Monday, February 12, 2007


There has been much criticism--from the right--of Mitt Romney's "flip-flop" on abortion and gay rights. Consider this excerpt from a New York Times article on right-wing presidential candidates:

"[O]n a fundamental matter like the life of a fetus, some social conservatives say, the turnabout by Mr. Romney is worthy of skepticism.

'I know people can change, but sometimes when people want to be president, they speak of a change that has not occurred,” Mr. Wildmon said. “I like to go with a person whose words match their actions.'"

Romney explains his case as follows:
"Mr. Romney, the former governor of Massachusetts, has tried to explain his conversion on abortion rights, from support to opposition, with a made-for-television story: As he listened to a Harvard researcher discussing stem-cell science, and the destruction of embryos, he saw the antiabortion cause in a new light.

At some recent conferences for social conservatives, Mr. Romney has used a line that some conservatives find credible: 'On abortion I was not always a Ronald Reagan conservative. Neither was Ronald Reagan.'"

So social conservatives do not trust Romney because he changed his position. Let's rephrase that: social conservatives don't agree with someone who was convinced by their arguments. Now, were I Stanley Fish, I would have something much more complicated and profound to say about this. But since I'm not, I will say this: this seems very illogical. I know that there is a huge chance that Romney is acting or lying, but shouldn't his "made-for-television story" be considered a success by these people?


Blogger Robot said...

All this means, I think, is that the Dems are finally doing what the GOP has been able to do for years: get a given candidates' supporters to question their support by planting in them a seed of doubt about his or her character or consistency of views. It's kind of similar to the whole flip-flopping Kerry thing, except that Kerry didn't have the balls to actually explain the fact that he too had changed his mind about things since his initial vote on the resolution. The major difference here, of course, is that the general swift-boating of Kerry was meant to shake the foundations of swing voters, whereas this is somehow intended to shake the foundations of The Base.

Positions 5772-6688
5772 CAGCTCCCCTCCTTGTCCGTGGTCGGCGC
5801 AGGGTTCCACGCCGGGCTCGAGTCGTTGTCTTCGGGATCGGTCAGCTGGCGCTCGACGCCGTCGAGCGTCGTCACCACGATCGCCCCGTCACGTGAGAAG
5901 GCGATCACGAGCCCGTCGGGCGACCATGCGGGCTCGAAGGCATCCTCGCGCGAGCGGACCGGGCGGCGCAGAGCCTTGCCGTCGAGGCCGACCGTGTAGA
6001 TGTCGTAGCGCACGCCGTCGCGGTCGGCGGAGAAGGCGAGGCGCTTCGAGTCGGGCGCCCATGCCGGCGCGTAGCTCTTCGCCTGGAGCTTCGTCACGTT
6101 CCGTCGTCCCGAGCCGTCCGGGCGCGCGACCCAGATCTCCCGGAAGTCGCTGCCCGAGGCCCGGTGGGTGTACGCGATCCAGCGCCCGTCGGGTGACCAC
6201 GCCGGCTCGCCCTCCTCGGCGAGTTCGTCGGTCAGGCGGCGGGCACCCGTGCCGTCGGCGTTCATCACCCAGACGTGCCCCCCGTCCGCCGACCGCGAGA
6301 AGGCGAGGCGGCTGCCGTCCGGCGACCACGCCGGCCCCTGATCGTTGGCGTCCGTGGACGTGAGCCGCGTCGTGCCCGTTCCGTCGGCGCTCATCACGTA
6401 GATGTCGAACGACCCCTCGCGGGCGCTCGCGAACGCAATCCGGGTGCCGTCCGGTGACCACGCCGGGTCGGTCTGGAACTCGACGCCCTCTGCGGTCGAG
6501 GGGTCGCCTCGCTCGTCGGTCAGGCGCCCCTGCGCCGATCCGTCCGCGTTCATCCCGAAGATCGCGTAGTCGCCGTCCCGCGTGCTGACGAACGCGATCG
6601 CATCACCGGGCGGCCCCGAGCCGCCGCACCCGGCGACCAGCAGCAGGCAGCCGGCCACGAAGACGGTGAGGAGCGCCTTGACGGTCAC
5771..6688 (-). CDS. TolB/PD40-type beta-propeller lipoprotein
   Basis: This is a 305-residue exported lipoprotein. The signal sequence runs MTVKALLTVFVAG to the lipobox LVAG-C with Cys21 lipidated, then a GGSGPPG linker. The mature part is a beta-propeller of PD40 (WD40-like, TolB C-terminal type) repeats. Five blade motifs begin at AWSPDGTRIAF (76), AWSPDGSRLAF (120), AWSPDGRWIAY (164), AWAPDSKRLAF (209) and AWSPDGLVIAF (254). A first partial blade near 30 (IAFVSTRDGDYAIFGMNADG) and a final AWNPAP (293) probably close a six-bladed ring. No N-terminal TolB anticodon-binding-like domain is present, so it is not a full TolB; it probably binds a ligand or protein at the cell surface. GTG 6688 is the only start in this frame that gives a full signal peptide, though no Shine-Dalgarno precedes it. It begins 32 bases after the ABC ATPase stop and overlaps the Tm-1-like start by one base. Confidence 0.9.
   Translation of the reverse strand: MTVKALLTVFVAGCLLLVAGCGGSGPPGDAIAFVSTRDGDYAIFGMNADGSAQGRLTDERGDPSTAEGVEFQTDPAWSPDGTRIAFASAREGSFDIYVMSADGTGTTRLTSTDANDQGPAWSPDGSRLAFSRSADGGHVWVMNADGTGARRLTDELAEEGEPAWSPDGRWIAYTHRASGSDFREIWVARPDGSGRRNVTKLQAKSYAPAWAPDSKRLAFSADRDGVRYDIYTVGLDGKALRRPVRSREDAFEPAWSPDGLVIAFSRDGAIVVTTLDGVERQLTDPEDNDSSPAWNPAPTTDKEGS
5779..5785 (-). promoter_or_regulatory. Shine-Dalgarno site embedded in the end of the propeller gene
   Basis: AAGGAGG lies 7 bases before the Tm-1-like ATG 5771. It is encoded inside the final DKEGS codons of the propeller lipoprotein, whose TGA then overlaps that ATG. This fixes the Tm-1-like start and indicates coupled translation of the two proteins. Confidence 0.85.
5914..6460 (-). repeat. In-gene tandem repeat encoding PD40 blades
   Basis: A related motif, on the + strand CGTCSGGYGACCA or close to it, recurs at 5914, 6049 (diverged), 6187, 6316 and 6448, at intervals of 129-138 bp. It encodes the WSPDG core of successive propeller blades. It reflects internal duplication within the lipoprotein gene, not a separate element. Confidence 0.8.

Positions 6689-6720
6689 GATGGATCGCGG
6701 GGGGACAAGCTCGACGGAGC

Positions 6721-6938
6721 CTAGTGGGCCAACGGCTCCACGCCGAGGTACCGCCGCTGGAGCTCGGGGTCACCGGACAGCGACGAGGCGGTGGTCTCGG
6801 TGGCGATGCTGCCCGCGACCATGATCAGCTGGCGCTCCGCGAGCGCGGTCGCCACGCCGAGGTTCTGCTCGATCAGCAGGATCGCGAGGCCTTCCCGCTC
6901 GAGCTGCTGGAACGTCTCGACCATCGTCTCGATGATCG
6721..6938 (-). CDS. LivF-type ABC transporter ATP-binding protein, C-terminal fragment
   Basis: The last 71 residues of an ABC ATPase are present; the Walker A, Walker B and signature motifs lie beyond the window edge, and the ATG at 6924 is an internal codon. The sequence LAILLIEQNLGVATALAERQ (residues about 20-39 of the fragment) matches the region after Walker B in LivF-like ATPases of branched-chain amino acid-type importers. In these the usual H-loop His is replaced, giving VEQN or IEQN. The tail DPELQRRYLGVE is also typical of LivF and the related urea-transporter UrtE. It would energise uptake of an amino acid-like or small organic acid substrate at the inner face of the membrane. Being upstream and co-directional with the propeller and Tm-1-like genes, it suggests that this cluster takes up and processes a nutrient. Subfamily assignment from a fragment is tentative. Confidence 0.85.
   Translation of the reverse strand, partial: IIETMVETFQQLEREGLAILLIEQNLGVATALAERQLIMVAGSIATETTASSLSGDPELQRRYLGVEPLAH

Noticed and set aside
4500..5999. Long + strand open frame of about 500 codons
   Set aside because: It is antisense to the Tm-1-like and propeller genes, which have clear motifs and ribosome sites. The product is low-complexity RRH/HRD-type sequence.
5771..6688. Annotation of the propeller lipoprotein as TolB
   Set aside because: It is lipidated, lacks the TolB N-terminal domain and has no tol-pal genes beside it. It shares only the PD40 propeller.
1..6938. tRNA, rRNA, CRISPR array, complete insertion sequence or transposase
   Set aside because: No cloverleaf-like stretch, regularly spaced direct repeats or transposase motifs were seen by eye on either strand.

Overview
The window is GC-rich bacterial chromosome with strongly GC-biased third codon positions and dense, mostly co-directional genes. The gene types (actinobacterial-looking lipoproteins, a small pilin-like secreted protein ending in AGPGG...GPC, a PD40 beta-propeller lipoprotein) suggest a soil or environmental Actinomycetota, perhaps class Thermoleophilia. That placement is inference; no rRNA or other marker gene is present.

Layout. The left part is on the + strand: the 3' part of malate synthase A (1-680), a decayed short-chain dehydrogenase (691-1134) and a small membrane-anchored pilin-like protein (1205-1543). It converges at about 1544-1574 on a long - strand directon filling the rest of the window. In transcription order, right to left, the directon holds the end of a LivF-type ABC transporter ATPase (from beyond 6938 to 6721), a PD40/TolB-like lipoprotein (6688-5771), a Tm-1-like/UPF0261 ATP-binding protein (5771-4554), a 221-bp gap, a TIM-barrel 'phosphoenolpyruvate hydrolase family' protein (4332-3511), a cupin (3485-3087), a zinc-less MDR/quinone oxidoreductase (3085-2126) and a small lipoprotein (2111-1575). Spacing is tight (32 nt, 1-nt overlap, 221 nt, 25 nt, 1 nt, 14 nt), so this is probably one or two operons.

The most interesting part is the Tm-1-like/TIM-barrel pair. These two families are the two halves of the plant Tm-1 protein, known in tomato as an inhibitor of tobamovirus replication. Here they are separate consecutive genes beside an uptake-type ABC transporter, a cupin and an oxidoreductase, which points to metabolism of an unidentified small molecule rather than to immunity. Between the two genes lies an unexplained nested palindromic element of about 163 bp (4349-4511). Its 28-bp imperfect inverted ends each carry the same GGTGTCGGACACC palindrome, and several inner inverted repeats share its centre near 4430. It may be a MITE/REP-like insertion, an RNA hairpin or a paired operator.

I agree we're seeing something strange here, though. Doesn't the religious right realize its only chance is going to be through a Romney-type guy who has the potential to be popular with liberal voters? Or will they only accept religious candidates who have been born-again, and who have come to their positions via faith and not more the more rational "persuasion" it appears Romney has experienced?

12:46 PM  
Blogger Scantron said...

I actually don't see anything too strange here. The point is not that Romney was persuaded by evidence but people don't believe him, or that his should be a faith-based decision rather than a rational one: the point is that the guy has absolutely no evidence that he means what he says. His record as governor reveals an extremely liberal (in strongly Christian eyes, at least) position on abortion, homosexuals, et al. These Christians are just asking what any other interest group does when scrutinizing political candidates: is this person being honest (the answer to which can pretty much only be found in a voting record, that is, deeds not words) or are they just being a slimey politician? Nothing tricky in my mind. It's all in what Mr. Wildmon says.

The nice thing about Romney's story, which I'm sure he will be pimping endlessly in the coming months, is that it is both a persuasive case and a "conversion" moment. Thus for a more sophisticated audience he can say how he was rationally persuaded by an argument, while another sort will be more impressed by the "momentous" aspect of it all ("I realized then and there that all life was sacred," whatever). This is not to deny that there are sophisticated arguments against abortion, I'm just stating how I think Romney will use it for his own purposes.